So while focusing on a great customer experience is obvious, what was kind of less obvious when we were thinking about this? And before we focused our thinking is kind of what this service was actually going to be. Because while this kind of driverless vehicle looks cool, or terrifying, depending on where you sit on that kind of scale, that sort of conversation we can have in person, you're not going to get to ride around in one of our driverless delivery vans, sorry, to kind of burst that bubble at this point. So while this is kind of a cool concept, this sort of Robo taxi idea, and what springs to mind when we start talking about driverless tech, this isn't really what we're offering, or offering could be something closer to this significantly less cool, and really bad if we don't get it right.
So if we're only focusing on the tech, when the tech actually has very little to do with what we're offering the customer, this could be the situation we ended up in. Now that's it. I know what you're thinking. It's called Tech. Right? So surely, there's an old field of dreams, philosophies, or that required, right? Build it, they will come. It's cool. It's innovative, people will try it. Sure, fine. We know that novelty and emerging tech spaces will win you a lot of business early on. But we have to also think about the long term sustainability of such a customer offering. So while this might be a useful way to calm us down and think about it, maybe we should be working closer to this kind of philosophy. If you build it right, they will come back, because that's the game we're all playing, right?
Cool. We've covered the exposition, we've reminded ourselves of the basics. So let's get into the good stuff. What are we actually doing now the groundwork is laid? Now that my wishes have come true, the real work begins. So looking at this, we're currently looking down two branches of research, we're looking down the proposition, or what service it is, we're actually offering to customers. But we're not really going to touch on that today. Because we're also looking at a second branch, a more intriguing research branch, which is about how people are going to interact with that vehicle itself, how they're going to be able to unload and collect their groceries.
Now, this side is more intriguing, because currently, there's no vehicle. So I've got my wish, I'm finally working on a product right at its genesis. But there's a newfound occupational hazard that this is meant to be a physical piece of kit to interact with. And we have to build it smartly and intuitively so that people can use it. But we have no idea what it's going to be at this point. All we have to do at this point then is research and the usability of a product that doesn't exist to make sure by the time it does exist, we've made it easy and intuitive to use. So people want to keep using that service. Not a daunting prospect at all. So we find ourselves in a bit of a chicken and egg situation.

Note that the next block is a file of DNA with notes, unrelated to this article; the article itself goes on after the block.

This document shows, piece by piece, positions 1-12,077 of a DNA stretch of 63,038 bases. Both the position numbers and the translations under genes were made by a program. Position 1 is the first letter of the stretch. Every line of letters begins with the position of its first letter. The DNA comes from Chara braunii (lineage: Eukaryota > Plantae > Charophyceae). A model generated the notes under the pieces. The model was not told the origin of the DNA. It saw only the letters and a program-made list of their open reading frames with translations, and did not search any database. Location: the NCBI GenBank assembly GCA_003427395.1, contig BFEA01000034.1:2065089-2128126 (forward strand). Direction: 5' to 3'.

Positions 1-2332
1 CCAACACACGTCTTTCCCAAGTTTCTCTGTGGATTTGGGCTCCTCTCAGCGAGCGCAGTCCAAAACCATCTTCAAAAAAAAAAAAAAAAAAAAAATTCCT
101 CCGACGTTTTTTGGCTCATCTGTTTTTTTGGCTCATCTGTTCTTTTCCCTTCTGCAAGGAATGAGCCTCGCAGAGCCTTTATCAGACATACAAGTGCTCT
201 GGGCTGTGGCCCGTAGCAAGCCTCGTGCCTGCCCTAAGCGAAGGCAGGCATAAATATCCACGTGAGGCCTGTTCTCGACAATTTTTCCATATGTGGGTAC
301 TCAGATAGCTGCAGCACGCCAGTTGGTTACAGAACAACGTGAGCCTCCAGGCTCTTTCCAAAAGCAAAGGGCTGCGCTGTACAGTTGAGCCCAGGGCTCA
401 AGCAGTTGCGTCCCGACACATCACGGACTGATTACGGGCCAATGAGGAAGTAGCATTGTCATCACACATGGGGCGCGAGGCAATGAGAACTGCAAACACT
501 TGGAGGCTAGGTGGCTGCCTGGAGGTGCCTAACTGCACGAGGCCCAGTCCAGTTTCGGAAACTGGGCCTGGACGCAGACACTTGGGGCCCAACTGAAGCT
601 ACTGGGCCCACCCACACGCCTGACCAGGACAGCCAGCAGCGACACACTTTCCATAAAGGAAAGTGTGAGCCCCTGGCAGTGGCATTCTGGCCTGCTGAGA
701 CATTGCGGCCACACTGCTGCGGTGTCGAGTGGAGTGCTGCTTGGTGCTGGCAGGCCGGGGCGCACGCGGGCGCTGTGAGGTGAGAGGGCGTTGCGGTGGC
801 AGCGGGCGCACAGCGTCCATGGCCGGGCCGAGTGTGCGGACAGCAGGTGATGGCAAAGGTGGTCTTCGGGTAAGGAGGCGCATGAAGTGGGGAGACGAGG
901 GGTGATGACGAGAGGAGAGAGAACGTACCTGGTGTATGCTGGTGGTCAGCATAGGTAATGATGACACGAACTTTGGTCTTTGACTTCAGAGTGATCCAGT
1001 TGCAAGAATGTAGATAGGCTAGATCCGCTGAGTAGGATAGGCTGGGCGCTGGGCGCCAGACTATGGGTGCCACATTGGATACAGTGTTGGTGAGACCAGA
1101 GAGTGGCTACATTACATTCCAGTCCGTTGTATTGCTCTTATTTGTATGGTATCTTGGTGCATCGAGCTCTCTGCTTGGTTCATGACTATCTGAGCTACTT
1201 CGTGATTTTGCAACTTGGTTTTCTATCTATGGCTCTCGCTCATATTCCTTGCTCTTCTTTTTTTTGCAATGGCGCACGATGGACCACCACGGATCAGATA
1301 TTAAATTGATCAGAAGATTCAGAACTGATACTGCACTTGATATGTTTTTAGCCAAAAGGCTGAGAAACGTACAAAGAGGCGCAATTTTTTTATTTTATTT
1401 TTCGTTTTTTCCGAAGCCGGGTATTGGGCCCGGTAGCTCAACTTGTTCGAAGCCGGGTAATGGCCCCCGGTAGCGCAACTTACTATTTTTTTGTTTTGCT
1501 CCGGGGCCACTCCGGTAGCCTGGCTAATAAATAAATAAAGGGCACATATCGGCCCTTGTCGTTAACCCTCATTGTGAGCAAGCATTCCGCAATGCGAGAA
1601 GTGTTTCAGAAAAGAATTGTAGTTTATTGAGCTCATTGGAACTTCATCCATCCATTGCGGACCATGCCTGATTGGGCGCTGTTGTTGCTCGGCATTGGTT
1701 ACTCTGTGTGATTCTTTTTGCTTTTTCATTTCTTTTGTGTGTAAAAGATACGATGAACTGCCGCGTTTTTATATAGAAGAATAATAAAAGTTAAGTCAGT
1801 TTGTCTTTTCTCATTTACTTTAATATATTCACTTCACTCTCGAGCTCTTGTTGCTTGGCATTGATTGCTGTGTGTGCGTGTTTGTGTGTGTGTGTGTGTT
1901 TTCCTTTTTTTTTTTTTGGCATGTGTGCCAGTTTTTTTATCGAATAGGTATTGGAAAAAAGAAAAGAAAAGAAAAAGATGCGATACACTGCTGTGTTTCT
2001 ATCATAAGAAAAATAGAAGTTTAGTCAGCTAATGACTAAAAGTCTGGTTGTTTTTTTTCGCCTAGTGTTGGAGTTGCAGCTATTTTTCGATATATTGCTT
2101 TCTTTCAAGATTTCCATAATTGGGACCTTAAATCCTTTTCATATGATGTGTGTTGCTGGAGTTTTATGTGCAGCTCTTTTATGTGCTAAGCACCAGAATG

So not to be deterred. After briefly toying with the idea of maybe building a time machine that we could take our vehicle from the future, and bring it back into the past usability test, which my product manager said sounded fun, but slightly impractical. I remembered a quote I'd read from an author, Gillian Flynn a long time ago. Now, Liam Flynn says, There are no really new stories anymore. And this has kind of always made me think about how everything is an amalgamation of other bits and pieces, the very few things are created truly uniquely, it's possibly a weird way to view the world. But in this case, it's super useful for us, right? Because we don't have an AV solution to test. But we can strip back the façade of what that end product will be, and work out the basics of what needs testing. In this case, an autonomous vehicle delivering groceries, it's basically a locker system on wheels, right? And stripped further back than that, a locker is just a shelf with some bags of groceries on it.
So a shelf with some groceries on it. Now, that is something we can use for the ability test. So viewers are ready to marvel at our first stand-in self driving vehicle for usability testing. So what did we do? Well, we borrowed some of our delivery crates, we got an average sized Ocado order delivered to our office, and we put out a call for volunteers to take part in the first generative usability test of a non-existent product that I've ever done. But again, there are no new stories. I've run usability tests before, I've run generative user interviews before. So with our table, with our self driving vehicle loaded up with some shopping, and a bit of a discussion guide focused on the information we felt we really needed to know right away at the beginning, it was time to start.